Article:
Chapek also mentioned that restructuring the media and entertainment division could result in layoffs. It was likely to be on a lesser scale than layoffs in theme parks, owing to the COVID-19 pandemic (Whitten, 2020b). In September 2020, Disney terminated the services of 28,000 people from its theme parks (Whitten, 2020b).

Consumer Behavior in the Video Streaming Industry

Cable TV subscription locked customers into their contracts for at least a year, while streaming services offered free trials and easy cancellation of the subscription. Dull content for one month was enough to trigger consumers to end a subscription and switch to a competing service (Hersko, 2019). In 2020, consumers were subscribing to multiple streaming platforms primarily due to new content (“Share of Subscription Video,” 2021; Westcott, 2020) (see Figure 1 and Table 2). Disney, ViacomCBS, and NBCUniversal all were charging less than USD 10 a month for streaming services; Disney+ was charging USD 6.99 per month, while Viacom CBS kept the price at USD 5.99 per month with ads. A limited version of NBCUniversal’s Peacock streaming service was free, and a more robust package was available for USD 4.99 (Sherman, 2020b). Analysts considered low prices as the reason for consumers’ continuation with multiple subscriptions (see Table 2). However, consumers were also frustrated with having to subscribe to multiple platforms. Commenting on consumer frustration, Kevin Westcott, vice chairman of Deloitte, said, “There are over 300 streaming services in the United States right now, and the average household only subscribes to three or four, so there could be too many choices” (Hersko, 2019). He further added, “Consumers are frustrated they have to subscribe to so many services to get what they want. I don’t think we’ll see the continuous launching of more streaming services in the years ahead.”

In the chart, the vertical axis lists the service providers. Data shown by the chart are tabulated as follows:

Subscribe to

Also subscribe to

Also subscribe to Netflix

Also subscribe to Peacock Premium

Also subscribe to HBO Max

Also subscribe to Amazon Prime Video

Also subscribe to Disney+

Also subscribe to Hulu

Also subscribe to Apple TV+

Apple TV+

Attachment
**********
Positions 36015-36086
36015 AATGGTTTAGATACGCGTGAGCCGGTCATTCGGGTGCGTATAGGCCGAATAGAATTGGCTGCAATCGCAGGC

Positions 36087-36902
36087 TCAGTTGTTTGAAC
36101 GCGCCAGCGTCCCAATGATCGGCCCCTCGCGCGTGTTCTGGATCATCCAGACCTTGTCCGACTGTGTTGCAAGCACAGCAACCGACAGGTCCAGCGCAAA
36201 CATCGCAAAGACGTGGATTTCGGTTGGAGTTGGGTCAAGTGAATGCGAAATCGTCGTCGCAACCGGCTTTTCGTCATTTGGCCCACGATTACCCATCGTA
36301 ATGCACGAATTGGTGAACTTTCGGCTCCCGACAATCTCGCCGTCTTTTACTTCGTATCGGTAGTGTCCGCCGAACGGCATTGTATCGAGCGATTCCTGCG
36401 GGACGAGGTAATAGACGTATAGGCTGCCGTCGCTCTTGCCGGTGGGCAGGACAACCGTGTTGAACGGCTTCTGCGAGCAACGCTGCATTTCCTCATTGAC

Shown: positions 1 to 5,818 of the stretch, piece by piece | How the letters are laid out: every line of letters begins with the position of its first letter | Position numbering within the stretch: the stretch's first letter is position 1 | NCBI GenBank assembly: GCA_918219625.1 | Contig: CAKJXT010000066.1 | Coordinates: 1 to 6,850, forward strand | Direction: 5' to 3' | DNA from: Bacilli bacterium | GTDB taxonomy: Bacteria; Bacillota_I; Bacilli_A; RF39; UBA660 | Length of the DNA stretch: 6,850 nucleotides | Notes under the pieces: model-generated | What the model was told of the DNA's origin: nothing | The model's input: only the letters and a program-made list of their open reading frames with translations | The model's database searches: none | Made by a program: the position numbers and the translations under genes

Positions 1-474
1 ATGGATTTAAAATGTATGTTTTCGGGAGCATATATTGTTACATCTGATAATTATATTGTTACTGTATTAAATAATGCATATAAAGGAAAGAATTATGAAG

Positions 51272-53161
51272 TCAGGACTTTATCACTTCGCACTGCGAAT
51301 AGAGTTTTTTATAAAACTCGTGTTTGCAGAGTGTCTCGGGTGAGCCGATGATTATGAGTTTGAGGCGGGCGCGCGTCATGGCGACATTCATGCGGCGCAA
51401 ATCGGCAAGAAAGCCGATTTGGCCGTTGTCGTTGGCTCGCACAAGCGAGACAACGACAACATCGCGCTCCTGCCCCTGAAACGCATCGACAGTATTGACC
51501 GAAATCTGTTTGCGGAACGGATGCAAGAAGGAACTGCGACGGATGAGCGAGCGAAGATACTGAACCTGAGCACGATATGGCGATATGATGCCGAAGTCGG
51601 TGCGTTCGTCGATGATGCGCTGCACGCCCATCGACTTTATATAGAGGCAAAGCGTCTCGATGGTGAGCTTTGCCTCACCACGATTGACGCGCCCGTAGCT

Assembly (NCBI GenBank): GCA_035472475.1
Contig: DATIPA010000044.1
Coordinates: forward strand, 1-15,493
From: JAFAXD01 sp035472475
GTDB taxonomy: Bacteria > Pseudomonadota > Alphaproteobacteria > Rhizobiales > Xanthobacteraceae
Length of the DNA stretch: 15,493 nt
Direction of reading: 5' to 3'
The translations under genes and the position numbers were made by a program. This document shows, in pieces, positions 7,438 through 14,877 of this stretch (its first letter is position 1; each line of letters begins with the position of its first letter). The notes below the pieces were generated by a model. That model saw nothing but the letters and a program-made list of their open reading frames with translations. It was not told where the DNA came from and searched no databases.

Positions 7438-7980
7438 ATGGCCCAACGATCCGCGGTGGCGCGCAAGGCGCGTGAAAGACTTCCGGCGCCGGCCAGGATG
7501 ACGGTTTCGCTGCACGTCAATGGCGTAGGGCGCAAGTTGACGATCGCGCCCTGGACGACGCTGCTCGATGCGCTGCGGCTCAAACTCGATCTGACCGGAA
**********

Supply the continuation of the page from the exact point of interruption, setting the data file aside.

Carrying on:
92

17

46

91

81

79

0

Hulu

85

10

32

79

68

0

38

Disney+

87

10

31

82.48

0

70

39

Amazon Prime Video

84

8

27

0

61

62

34

HBO Max

90

22

0

89

79

83

56

Peacock Premium

90

0

80

94

86

88

72

Netflix

0

6

20

63

50

50

25

Figure 1. Share of Subscription Video on Demand Subscribers Who Also Subscribe to Other Services in the United States, December 2020 (%)

A horizontal stacked bar chart of video on demand subscribers who subscribe to more than one service.

Source: “Share of subscription video” (2021, January 27).

Table 2. Reasons for Subscribing and Cancelling Streaming Services in the United States, 2019–2020 (%)

Reasons for subscribing to a streaming service

%

Reasons for cancelling a streaming service

%

Broad range of shows and movies

51

Too expensive

36

New, original content not available elsewhere

45

Free trial or discount ended

35

Previously released content not available elsewhere

27

Finished watching the content that led me to subscribe

24

Free trial or discount rate

24

Content I liked disappeared from the platform

17

Ad-free viewing experience

17

Replaced with a new paid subscription service

17

Shows and movies appropriate for children

16

Access content via a free, ad-supported streaming service

14

Bundled with other services

15

No live sports to watch

13

Lack of new content I am interested in

11

Source: Adapted from Westcott et al. (2020).

Disney Versus Netflix

Founded in 1998 as an online DVD rental platform, Netflix has been a leader in streaming video service (Moskowitz, 2020). In the third quarter of 2020, Netflix generated USD 6.5 billion in revenue and had 195 million subscribers globally (Stoll, 2021e, 2021f). Between 2013 and 2019, Netflix’s original content titles increased from 16 to 371 (Stoll, 2021b). In 2019, the company had approximately 8,600 full-time employees (Stoll, 2021c).

Netflix was expected to spend more than USD 17 billion on content creation by December 2020 and surpass USD 28 billion by 2028 (Sherman, 2020a). In contrast, Disney had a budget to spend approximately USD 1 billion on Disney+ original content in its fiscal year 2020 and USD 2.5 billion by 2024, though the COVID-19 pandemic delayed Disney’s investment (Sherman, 2020a).